My own obsession with Big Data began while I was training for Ironman France. It was late summer of 2011 and after barely clawing my way through a sprint distance triathlon, I desperately wanted to get back in shape.
I needed a big goal to help motivate me and I wanted to do something social as well. Training for a longer distance triathlon with members of the San Francisco Triathlon Club--without whom I never would have been able to complete the Ironman--seemed like just thing.
For those who aren’t familiar with it, an Ironman is a grueling 2.4 mile swim, 112 mile bike ride, and full 26.2 mile marathon, back-to-back. It’s made tougher by weather--over 90 degrees in the case of Ironman France--and the need for sustained nutrition.
According to some estimates, athletes can burn as many as 12,000 calories during an Ironman, in contrast to the 2,500 to 3,000 calories we burn on a typical day. Over the course of my nine months of training, I would log thousands of laps, hills, and runs on my way to finishing the Ironman.
And I wasn’t alone. To date, fitness buffs and athletes alike have logged almost 2.8 billion miles to Garmin Connect, a web site hosted by the well-known maker of GPS devices.
This combination of low-cost “sensor” devices and web based data logging and analysis epitomizes Big Data. It once used to cost hundreds of thousands or millions of dollars to capture data points, store them, and analyze them, not to mention the cost of data analysts and engineers to work with the data and convert it into insights. Now anyone can log basic data and gain useful knowledge for just a few hundred dollars or less.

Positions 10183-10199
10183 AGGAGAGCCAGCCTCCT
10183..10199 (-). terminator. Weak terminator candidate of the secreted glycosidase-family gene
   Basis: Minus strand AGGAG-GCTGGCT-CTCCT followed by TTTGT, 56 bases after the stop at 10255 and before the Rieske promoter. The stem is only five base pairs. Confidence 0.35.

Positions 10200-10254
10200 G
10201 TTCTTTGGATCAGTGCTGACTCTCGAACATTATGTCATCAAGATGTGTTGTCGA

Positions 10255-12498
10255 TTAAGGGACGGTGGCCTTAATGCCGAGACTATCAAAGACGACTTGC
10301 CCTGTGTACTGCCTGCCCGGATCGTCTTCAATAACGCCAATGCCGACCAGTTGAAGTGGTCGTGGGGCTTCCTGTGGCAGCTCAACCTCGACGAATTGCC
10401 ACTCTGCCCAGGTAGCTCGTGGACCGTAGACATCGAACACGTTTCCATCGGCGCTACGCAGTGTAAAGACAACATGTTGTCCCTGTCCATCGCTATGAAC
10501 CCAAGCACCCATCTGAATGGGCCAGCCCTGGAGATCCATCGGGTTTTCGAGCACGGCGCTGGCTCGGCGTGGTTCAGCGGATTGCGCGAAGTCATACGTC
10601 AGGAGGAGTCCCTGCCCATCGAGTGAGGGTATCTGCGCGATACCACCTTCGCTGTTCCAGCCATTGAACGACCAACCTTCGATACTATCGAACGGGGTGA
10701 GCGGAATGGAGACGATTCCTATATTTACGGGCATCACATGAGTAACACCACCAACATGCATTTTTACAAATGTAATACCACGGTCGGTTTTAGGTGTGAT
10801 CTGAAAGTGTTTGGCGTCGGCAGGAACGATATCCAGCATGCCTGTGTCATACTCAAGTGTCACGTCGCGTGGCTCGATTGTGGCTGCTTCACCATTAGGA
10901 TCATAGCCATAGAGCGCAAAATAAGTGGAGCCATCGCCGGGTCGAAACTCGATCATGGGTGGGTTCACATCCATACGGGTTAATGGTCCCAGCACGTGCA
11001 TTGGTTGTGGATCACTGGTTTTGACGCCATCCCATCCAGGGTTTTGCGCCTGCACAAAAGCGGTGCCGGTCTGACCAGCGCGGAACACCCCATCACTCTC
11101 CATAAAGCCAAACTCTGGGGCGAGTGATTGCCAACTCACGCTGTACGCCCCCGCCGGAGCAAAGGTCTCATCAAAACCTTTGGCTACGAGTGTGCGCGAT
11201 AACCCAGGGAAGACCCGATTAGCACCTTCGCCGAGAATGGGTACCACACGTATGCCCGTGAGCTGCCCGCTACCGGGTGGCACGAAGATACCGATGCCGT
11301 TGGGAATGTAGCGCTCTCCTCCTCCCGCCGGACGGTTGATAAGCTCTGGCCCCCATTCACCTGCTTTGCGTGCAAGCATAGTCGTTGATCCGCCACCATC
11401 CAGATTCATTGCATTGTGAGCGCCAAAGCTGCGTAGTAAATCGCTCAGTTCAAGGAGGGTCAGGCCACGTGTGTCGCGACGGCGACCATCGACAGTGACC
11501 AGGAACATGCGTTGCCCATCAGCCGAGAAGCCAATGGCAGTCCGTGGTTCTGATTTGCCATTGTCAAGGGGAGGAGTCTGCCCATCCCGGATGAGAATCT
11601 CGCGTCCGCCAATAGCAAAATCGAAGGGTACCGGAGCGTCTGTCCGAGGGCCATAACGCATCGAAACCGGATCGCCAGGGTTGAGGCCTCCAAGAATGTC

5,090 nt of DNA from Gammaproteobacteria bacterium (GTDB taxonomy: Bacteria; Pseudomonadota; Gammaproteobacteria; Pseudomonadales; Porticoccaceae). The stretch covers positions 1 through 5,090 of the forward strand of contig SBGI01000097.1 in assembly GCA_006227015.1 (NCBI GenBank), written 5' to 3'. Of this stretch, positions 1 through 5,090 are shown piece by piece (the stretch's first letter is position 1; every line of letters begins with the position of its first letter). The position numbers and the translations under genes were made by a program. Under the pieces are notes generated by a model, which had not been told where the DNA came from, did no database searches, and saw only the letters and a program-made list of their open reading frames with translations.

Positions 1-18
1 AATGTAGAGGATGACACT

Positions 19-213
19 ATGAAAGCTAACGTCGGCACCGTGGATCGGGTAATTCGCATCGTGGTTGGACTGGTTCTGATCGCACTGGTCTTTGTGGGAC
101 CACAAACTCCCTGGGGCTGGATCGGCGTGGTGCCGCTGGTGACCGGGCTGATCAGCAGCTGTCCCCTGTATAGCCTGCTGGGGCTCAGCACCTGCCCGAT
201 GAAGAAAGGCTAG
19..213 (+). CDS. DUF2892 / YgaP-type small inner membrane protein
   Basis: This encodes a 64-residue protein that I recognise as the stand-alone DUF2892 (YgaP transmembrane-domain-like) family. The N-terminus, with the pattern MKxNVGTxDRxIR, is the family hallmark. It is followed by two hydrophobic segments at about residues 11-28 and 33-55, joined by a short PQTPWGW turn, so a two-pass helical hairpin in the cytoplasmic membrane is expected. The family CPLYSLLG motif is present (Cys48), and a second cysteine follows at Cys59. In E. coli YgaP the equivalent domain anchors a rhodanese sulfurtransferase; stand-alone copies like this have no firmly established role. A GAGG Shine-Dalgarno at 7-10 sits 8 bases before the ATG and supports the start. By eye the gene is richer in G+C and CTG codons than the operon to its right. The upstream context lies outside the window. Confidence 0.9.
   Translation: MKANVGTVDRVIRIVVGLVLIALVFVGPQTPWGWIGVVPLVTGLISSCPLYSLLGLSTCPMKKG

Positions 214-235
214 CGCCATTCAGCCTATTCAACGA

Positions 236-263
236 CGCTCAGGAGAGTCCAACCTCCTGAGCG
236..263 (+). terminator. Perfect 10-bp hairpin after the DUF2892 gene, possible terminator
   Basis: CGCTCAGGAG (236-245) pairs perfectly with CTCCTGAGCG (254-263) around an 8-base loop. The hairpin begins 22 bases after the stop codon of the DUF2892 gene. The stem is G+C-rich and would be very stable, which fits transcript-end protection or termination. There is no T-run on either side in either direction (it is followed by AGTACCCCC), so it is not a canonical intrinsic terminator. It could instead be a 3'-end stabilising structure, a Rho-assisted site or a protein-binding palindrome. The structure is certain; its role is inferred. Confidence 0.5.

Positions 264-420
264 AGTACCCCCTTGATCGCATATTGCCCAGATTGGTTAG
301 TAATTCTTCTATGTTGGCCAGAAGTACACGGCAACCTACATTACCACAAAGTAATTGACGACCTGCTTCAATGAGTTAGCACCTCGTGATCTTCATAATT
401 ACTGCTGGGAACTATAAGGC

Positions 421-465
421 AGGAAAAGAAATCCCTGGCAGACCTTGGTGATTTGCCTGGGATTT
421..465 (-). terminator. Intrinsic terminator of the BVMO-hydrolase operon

But training for the Ironman was just one half of my Big Data equation. The other half was the public offerings last year of companies like Facebook and LinkedIn--which at their core are Big Data companies--and Splunk, a Big Data company targeting businesses.
This combination of the potential impact of Big Data on my own life plus the sense that these IPOs foretold a sea change in the technology landscape intrigued me. Just as I was finishing the Ironman, I embarked on another journey, to understand the full landscape of Big Data. Much of the knowledge I have gained in the process I plan to share in this column and in my upcoming book, Big Data Demystified: How Big Data Is Changing The Way We Live, Love and Learn.
We’ll look at how companies like Amazon, Facebook, Google, and Netflix are leveraging Big Data. We’ll also look at Big Data problems that continue to stump today’s best and brightest: why we still can’t predict earthquakes despite having immense amounts of data on the subject, and why the picture you choose for your online dating profile may not matter as much as you think it does. From talking with thought leaders in the space to exploring the impact of Big Data on our businesses and our lives, I look forward to dialoging with you about this exciting topic.
Disclosure: Mr. Feinleib holds shares in Facebook, Splunk, and other technology companies.